And physicists generally don’t accept radical new theories at all:

A new scientific truth does not triumph by convincing its opponents and making them see the light, but rather because its opponents eventually die and a new generation grows up that is familiar with it. … An important scientific innovation rarely makes its way by gradually winning over and converting its opponents: it rarely happens that Saul becomes Paul. What does happen is that its opponents gradually die out, and that the growing generation is familiarized with the ideas from the beginning: another instance of the fact that the future lies with the youth.

Max Planck, Scientific autobiography, 1950, p. 33, 97

Sometimes shortened to “Science advances one funeral at a time.” If string theory turns out to be utterly wrong or at least (more likely) utterly useless, how many decades will it take for all the string theorists to die off? If there is some new foundational idea in physics, how long will it take to rewrite the textbooks, change the syllabi, create new lesson plans, and educate the next generation? Decades again.

In summary: Looking for places where scientists say things that aren’t true is a good way to find blind spots and knee-jerk defenses. These defenses create a conceptual log jam; it might only take moving one log to get the whole thing to (very slowly) collapse.

Or, it might be more work. Modern physics is severely constipated, and someone needs to give it an enema. This will be painful and messy, and the recipient is likely to complain loudly. But it can’t be helped.

I finally got one of my machines working with GitHub again, after 4 months of not being able to push any changes at all.

The post that almost worked for me was by Jeremy Marx. It suggested unlinking the local database from the repository, and then re-linking it using the token as a sort of userid:

Or for me, https://<GITHUB_ACCESS_TOKEN>@github.com/HowardALandman/QTD.git . This was a little surprising since all the documentation I’d read said that the token was a substitute for a password, not for a userid.

This didn’t quite completely work. It resets the (remote) origin, but in the process disconnects it from the (local) master. To finish the re-link, you also have to do something like:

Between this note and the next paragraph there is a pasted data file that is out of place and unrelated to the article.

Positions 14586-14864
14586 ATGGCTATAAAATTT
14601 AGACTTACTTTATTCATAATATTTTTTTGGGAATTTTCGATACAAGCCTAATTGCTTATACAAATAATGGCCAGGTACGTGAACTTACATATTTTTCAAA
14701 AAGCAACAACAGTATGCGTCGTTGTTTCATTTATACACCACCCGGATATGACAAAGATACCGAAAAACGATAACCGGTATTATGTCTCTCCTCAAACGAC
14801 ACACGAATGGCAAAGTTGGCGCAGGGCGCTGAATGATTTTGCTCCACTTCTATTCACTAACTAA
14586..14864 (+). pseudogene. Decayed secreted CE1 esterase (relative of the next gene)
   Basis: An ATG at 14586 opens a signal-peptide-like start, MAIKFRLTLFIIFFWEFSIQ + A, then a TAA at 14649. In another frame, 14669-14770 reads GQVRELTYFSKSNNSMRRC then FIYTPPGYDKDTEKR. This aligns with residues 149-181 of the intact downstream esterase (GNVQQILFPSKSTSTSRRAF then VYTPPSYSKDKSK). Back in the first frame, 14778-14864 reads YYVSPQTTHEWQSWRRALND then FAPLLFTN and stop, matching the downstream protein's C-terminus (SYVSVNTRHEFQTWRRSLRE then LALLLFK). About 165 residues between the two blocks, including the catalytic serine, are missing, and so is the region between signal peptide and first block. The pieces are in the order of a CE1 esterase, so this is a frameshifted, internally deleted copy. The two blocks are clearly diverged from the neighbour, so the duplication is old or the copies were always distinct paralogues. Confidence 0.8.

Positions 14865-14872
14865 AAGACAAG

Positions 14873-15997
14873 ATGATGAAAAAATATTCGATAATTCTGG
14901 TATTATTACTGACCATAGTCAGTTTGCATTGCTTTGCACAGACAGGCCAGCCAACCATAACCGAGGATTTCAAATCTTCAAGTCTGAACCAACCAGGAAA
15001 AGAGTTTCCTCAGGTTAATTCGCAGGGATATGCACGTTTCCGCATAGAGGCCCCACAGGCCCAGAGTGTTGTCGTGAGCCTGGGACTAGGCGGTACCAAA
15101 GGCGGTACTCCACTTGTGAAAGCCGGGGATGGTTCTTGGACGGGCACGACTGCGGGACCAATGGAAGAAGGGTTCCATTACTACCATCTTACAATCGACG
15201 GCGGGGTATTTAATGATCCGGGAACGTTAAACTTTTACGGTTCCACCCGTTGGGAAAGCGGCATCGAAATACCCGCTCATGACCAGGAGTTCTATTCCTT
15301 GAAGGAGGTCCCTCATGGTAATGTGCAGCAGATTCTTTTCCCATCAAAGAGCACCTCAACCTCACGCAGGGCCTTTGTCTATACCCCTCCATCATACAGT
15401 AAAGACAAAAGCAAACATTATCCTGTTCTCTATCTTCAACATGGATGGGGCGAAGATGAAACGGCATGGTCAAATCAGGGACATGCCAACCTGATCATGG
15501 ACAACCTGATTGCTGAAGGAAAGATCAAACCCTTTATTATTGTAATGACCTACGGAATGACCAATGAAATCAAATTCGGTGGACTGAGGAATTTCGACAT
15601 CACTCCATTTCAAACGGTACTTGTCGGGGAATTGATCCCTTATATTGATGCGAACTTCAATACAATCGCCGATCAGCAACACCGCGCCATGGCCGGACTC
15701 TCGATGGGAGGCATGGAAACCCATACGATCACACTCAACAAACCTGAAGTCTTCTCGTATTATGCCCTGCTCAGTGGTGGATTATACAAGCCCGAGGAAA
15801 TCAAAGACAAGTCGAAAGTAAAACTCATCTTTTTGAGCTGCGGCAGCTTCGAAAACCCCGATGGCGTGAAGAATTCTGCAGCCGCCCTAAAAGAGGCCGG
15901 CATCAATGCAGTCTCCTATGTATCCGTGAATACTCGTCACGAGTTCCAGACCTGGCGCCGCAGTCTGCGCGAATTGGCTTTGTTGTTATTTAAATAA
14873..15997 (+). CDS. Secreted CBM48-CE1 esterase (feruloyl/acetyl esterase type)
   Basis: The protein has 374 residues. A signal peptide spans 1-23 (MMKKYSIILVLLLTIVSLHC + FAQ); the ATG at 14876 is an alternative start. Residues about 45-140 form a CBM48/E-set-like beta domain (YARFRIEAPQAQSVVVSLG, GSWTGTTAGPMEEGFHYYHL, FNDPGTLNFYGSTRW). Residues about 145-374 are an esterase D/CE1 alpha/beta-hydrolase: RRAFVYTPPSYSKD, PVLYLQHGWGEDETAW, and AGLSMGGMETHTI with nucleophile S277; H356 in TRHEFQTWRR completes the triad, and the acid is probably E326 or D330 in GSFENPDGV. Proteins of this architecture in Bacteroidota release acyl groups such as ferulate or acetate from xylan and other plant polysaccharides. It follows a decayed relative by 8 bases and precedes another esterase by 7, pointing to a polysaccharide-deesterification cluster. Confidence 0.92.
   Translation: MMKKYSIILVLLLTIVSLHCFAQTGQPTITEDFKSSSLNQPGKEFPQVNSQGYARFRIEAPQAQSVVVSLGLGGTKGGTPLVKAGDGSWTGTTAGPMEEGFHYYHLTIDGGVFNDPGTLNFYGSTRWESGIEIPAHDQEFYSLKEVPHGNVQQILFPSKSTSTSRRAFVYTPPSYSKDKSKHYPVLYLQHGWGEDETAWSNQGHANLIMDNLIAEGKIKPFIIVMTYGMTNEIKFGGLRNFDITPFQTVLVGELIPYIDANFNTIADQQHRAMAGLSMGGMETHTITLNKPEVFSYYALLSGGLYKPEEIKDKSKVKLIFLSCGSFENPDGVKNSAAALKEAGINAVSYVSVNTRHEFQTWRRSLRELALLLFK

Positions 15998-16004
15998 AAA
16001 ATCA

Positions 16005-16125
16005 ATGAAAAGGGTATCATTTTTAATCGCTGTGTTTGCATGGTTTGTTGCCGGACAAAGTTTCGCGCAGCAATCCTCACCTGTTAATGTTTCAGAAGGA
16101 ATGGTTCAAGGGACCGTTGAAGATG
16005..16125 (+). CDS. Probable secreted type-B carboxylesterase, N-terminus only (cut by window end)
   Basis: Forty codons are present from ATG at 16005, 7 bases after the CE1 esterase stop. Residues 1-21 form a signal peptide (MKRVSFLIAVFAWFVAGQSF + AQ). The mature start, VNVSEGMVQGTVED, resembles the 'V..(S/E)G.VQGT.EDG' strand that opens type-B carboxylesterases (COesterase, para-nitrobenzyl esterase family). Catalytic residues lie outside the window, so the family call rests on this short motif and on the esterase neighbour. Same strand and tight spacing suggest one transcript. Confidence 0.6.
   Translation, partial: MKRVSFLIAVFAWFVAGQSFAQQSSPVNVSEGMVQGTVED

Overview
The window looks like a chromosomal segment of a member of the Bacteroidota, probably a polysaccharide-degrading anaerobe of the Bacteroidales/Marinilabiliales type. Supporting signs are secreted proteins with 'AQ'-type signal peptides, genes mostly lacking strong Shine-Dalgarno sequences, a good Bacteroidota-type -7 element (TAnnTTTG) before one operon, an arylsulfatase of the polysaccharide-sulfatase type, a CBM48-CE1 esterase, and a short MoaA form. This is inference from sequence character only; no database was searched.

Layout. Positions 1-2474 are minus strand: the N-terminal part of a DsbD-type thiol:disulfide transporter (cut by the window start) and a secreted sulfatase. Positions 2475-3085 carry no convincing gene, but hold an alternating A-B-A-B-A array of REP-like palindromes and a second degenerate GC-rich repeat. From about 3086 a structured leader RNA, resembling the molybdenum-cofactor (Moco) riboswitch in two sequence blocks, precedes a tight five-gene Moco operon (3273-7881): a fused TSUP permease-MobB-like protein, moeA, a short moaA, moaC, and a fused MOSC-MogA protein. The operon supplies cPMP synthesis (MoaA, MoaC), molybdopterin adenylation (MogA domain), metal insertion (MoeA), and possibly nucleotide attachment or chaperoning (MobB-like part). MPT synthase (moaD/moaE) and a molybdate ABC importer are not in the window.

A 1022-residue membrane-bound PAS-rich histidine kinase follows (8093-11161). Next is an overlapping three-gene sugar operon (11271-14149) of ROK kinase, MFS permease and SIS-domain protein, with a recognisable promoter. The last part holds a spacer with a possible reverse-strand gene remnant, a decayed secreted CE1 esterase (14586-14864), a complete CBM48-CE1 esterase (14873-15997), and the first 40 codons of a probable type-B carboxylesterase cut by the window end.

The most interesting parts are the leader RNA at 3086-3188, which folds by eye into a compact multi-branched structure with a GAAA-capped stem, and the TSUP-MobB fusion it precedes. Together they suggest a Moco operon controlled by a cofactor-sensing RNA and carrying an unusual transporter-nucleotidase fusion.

git push --set-upstream origin master

to reconnect them. That got Git on my M1 Mac Mini working again. Now I just have my other Mac, a Windows 7 PC, and 6 Raspberry Pis to fix. Hopefully none of the edits I made on different machines over the last 4 months will be incompatible.

I should point out that this procedure causes your super-secret ultra-secure 41-character-long access token to be stored as plain text in the remote.origin.url field of your .git/config file. This is horribly insecure, and almost certainly NOT what GitHub had in mind when they made this change. But it works.

So I bought me a ticket, got on a plane to Spain, …

Joni Mitchell, California

October 11th: We should have been headed back to the US by now, but Carol really didn’t want to go back. So we looked for a country where COVID was low to spend a few extra days. Spain was the winner. We spent most of the day in transit to Madrid, checked into a hotel on the outskirts, and had dinner.

October 12th: Lunch enroute.

But our main goal for the day was the city of Cordoba, and the 8th century La Mezquita (“The Mosque”). This is a grailquest site for any fan of MC Escher.

October 13th: During Islamic rule, Cordoba was famed as a center of Jewish learning. Maimonides lived and taught here. The old Jewish quarter has their names all over it.

The ancient synagogue still exists, but hasn’t been used for centuries. It’s smaller than I expected.

Then we left Cordoba and headed out to the Madinat al-Zahra, an abandoned capital from the 10th century.

For lunch, we found a little cocina with an amazing menú del día.

The afternoon was a long drive past small white cities.